“In Cape Town, in particular, because we faced the surge in infections the first, we had to restrict our testing to people who were over the age of 55, or had comorbidities (other diseases), in whom it was more important to get a diagnosis.”
In Nigeria, the level of testing is even lower, where fewer than 300,000 tests have been carried out in a population of more than 200 million.
“I think the challenge goes back to infrastructure,” said Prof. John Nwangwu a Nigerian-American epidemiologist and public health doctor at Southern Connecticut State University.
“The infrastructure here includes the set-up of the health care system, how things flow, the resources to be able to do the testing and tracing. I think it’s a challenge specifically in Nigeria.”
Of course, if you do the math, a lower number of tests (and identified cases) should theoretically mean a higher CFR in poorer countries, not a lower CFR.
That suggests the number of deaths attributed to COVID-19 is being hugely underestimated in parts of the developing world.
It’s also why Jha warns against placing too much weight on the CFR.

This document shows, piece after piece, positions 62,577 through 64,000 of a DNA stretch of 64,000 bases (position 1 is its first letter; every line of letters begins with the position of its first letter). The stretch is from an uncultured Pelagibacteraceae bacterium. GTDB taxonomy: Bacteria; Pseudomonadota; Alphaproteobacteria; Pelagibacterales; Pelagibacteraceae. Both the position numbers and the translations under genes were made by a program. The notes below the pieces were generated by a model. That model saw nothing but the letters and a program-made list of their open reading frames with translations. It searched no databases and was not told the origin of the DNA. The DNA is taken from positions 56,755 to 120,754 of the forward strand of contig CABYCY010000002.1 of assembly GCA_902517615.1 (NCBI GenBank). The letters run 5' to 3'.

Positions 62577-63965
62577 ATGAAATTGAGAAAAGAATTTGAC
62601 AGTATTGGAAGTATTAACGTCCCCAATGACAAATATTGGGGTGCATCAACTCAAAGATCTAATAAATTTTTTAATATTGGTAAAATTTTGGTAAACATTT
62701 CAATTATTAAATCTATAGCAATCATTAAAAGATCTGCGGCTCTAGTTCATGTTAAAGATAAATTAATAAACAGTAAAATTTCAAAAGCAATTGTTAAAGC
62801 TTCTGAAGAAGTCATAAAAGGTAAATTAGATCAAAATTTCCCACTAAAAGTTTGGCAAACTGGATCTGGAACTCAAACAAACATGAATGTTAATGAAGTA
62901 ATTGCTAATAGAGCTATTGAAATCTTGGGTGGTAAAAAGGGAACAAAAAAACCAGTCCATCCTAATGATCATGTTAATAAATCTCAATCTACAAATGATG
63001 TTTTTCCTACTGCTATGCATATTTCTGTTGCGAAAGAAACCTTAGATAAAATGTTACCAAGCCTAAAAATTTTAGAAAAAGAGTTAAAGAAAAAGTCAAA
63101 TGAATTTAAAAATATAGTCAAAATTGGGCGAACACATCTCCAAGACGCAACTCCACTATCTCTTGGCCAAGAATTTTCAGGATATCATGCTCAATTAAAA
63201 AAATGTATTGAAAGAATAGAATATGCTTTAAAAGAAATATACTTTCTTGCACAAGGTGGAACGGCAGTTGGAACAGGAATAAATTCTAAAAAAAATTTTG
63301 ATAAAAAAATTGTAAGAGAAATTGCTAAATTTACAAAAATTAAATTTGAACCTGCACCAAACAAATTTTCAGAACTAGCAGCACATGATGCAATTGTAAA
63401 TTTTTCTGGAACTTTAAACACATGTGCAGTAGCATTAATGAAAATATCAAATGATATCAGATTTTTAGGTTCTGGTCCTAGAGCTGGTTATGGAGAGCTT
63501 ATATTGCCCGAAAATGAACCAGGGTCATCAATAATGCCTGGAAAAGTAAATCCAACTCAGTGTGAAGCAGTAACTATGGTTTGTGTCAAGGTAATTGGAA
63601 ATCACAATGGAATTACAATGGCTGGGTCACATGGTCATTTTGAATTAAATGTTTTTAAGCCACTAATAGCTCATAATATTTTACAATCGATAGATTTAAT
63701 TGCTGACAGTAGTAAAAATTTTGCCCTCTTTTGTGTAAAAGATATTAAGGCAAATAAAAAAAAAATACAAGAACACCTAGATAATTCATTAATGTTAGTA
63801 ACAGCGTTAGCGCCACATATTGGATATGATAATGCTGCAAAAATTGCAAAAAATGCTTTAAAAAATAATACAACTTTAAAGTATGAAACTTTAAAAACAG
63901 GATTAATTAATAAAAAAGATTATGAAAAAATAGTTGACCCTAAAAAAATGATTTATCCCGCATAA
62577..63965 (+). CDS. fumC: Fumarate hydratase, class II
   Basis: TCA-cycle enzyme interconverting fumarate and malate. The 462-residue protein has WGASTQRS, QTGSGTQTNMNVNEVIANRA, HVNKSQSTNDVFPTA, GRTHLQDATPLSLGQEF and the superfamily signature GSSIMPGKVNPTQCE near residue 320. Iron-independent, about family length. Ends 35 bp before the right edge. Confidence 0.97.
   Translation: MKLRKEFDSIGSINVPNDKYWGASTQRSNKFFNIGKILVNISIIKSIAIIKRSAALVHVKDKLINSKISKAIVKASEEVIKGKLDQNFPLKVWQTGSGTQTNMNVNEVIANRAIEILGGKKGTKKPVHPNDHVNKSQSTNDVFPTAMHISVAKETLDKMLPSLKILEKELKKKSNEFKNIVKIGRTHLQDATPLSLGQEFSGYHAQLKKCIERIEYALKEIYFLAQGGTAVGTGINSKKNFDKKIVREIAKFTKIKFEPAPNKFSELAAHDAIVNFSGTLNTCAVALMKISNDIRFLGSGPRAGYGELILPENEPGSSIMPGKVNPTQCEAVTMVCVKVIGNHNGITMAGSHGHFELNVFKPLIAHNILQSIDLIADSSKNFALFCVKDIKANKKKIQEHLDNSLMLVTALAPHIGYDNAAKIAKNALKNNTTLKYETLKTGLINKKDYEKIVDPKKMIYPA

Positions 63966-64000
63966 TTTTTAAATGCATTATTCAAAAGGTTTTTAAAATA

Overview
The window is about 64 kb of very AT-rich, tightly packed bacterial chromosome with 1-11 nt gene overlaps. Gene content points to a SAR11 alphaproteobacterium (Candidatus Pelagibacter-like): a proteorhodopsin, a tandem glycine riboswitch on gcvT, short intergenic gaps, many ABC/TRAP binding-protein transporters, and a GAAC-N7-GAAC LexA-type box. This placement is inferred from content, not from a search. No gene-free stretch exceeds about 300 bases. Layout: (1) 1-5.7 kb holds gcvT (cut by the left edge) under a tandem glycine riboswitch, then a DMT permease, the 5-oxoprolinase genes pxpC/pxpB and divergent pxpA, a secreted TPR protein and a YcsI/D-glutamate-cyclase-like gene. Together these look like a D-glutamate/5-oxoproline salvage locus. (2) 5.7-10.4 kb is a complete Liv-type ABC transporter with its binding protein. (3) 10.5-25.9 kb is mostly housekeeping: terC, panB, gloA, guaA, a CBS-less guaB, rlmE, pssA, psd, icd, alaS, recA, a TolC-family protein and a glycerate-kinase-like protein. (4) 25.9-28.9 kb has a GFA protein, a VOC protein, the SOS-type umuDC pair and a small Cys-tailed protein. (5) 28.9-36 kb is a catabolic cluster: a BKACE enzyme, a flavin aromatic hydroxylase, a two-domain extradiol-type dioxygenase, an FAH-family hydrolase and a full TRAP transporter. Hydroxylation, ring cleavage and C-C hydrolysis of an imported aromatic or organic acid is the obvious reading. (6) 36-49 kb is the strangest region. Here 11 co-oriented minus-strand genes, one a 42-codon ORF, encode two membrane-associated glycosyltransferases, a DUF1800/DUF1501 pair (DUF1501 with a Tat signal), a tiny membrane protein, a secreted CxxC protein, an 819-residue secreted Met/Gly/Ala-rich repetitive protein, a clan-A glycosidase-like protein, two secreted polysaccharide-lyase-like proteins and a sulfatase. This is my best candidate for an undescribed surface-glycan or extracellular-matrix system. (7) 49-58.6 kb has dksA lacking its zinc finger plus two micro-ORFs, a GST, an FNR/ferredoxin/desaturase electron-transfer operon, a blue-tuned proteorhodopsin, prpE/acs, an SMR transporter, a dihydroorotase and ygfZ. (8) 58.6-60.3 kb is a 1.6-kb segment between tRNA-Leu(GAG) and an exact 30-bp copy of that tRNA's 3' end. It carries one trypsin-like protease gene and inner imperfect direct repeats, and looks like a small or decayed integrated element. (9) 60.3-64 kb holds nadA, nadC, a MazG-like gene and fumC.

Counting deaths should be easier than counting cases, but that’s not necessarily the case.
“Seventy per cent of deaths in India occur in the rural areas, and 70 per cent don’t have any certification, they don’t have a death certificate,” said Jha, who led the Million Death Study in India, a project which helped better-estimate the causes of premature deaths across the sub-continent.
Jha says similar measures are needed to find out just how many people in India are dying from COVID-19.
“This is urgently needed because we might have a hidden epidemic of elderly people in rural areas dying from COVID that are just missed because of the lack of death certification.”
Jha notes larger cities like Mumbai are reporting higher death rates than rural areas.
But even in countries where causes of death are fully monitored, data suggest the official numbers are still too low.
“Excess deaths” is a number that compares the total number of deaths in a given time period with the expected number of deaths based on previous years.
“Even in wealthy countries, we have seen this discrepancy between COVID deaths and other excess deaths,” said Davies.
“And I think even in those countries, we’ve seen sudden spikes in the number of deaths reported on one day, which suggests that there are challenges with counting deaths.”
Because baseline historical death data is unreliable in countries like India, accurately estimating excess deaths can often be extremely difficult.
Nwangwu says one of his relatives in Nigeria — who he believes died from COVID-19 — did not have the virus mentioned on their death certificate.
The data sources used for counting COVID deaths vary considerably across the world, with some countries including care home deaths, and others, like Belgium, including suspected COVID deaths, too.